10. The method of claim 1 wherein the one or more users include common activity users, wherein the identified one or more locations include a plurality of identified locations, wherein the method further comprises identifying, by the one or more configured computing systems, that the common activity users visit the one identified location and also visit a distinct second location of the plurality of identified locations, and wherein the providing of the indication of the identified point of interest associated with the one identified location includes providing an indication of the identifying that the common activity users visit the one identified location and also visit the second location.
11. A non-transitory computer-readable medium having stored contents that configure a computing device to perform a method, the method comprising:
analyzing, by the configured computing device, obtained location information that indicates a plurality of locations of a user in a geographic area during a period of time to determine one or more destinations of interest for the user in the geographic area, the analyzing including determining the one or more destinations of interest based at least in part on having multiple visits of the user to the determined one or more destinations of interest; and
providing, by the configured computing device, an indication of the determined one or more destinations of interest for the user.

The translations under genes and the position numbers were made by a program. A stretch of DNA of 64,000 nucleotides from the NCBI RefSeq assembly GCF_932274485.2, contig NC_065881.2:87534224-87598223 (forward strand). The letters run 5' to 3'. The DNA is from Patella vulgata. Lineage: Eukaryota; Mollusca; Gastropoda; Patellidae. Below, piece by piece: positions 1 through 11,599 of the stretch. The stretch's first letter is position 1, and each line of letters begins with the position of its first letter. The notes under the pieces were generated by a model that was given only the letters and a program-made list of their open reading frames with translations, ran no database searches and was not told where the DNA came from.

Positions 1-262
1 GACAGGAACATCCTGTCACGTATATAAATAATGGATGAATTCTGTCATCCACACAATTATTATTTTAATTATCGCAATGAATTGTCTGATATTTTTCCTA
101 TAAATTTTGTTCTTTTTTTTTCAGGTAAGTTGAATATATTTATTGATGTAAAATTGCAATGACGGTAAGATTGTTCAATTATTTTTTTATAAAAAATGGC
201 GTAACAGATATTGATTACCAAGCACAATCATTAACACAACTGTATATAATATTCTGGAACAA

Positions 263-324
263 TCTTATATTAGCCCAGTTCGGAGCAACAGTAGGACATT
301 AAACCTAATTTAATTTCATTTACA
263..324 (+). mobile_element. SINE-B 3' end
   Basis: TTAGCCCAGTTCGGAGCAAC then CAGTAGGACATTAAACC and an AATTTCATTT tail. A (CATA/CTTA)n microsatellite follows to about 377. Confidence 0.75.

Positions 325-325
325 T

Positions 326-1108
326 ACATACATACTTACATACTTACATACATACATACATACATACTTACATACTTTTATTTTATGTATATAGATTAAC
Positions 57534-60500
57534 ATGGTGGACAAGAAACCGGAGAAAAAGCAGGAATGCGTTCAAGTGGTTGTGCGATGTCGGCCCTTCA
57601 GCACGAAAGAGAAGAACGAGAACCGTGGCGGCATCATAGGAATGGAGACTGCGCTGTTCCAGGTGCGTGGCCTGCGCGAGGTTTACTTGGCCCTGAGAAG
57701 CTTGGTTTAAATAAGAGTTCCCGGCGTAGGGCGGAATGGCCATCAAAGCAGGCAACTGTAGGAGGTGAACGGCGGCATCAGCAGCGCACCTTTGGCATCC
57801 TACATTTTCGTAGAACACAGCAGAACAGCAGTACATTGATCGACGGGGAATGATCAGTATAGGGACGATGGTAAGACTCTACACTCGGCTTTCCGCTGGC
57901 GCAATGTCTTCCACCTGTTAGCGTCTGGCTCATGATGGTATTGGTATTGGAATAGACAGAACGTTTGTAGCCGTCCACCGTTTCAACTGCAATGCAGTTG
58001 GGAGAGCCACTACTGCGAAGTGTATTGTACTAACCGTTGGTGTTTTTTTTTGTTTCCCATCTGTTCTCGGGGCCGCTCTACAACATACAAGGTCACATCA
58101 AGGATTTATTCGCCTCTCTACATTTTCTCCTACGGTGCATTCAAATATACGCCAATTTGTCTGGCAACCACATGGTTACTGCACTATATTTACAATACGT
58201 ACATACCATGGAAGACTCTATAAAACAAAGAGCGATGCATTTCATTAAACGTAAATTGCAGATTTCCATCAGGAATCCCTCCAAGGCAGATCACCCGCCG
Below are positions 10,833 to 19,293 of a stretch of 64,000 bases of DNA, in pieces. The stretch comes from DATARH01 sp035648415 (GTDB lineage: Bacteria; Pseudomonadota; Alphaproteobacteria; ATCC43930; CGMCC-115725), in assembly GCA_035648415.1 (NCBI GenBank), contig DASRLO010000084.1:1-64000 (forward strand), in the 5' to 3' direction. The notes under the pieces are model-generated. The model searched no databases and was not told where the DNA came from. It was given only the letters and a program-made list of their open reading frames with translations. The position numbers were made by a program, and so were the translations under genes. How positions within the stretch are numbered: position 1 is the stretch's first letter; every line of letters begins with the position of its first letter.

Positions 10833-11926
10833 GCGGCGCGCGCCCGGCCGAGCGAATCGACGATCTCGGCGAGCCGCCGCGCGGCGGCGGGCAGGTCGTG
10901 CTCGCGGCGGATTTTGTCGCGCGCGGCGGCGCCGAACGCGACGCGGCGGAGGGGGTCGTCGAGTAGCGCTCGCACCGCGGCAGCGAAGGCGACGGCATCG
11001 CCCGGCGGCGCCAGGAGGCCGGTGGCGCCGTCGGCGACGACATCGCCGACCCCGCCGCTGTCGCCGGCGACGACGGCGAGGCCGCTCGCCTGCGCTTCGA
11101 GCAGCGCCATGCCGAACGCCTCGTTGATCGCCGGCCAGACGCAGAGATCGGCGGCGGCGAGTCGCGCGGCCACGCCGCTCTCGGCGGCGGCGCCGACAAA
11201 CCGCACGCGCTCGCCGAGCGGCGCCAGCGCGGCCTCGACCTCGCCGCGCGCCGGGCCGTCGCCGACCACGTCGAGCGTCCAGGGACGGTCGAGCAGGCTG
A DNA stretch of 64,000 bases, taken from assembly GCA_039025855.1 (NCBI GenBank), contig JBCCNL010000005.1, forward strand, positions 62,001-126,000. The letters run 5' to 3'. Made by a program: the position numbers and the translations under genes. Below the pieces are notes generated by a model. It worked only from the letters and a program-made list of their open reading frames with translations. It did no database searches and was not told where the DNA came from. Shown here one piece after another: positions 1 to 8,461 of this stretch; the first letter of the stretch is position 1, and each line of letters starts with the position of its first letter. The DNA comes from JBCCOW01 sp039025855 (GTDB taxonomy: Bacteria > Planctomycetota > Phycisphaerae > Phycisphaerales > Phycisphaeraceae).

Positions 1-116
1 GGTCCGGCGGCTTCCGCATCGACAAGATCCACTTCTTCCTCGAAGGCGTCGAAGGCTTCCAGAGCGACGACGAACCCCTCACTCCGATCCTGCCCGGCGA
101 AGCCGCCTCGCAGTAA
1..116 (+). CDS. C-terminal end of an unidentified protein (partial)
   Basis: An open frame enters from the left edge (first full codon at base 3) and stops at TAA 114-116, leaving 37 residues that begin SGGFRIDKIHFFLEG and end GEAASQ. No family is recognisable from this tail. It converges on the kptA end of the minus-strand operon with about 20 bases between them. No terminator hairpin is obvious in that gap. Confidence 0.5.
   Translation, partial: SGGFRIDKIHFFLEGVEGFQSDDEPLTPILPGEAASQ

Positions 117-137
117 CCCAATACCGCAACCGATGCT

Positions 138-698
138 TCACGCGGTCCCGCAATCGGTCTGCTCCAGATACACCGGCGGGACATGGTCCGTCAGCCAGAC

12. The non-transitory computer-readable medium of claim 11 wherein one of the determined one or more destinations of interest is a business, and wherein the method further comprises providing an advertisement for the business to the user based on at least one of the multiple visits of the user.
13. The non-transitory computer-readable medium of claim 11 wherein the determining of the one or more destinations of interest for the user includes, for one of the determined one or more destinations, identifying a quantity of user visits to the one determined destination that exceeds a defined threshold.
14. The non-transitory computer-readable medium of claim 11 wherein the determining of the one or more destinations of interest for the user includes, for one of the determined one or more destinations, identifying one or more user visits to the one determined destination of a length of time that exceeds a defined threshold.
15. The non-transitory computer-readable medium of claim 11 wherein the plurality of locations of the user are part of one or more travel paths of the user while traveling in the geographic area, and wherein the obtained location information is obtained based at least in part on tracking performed by a client device associated with the user.
16. The non-transitory computer-readable medium of claim 11 wherein the obtained location information is obtained based at least in part on the user providing reports of one or more locations that the user visits.
17. The non-transitory computer-readable medium of claim 11 wherein the obtained location information is obtained based at least in part on one or more purchases by the user at one or more of the plurality of locations using at least one of a payment card and an affinity card.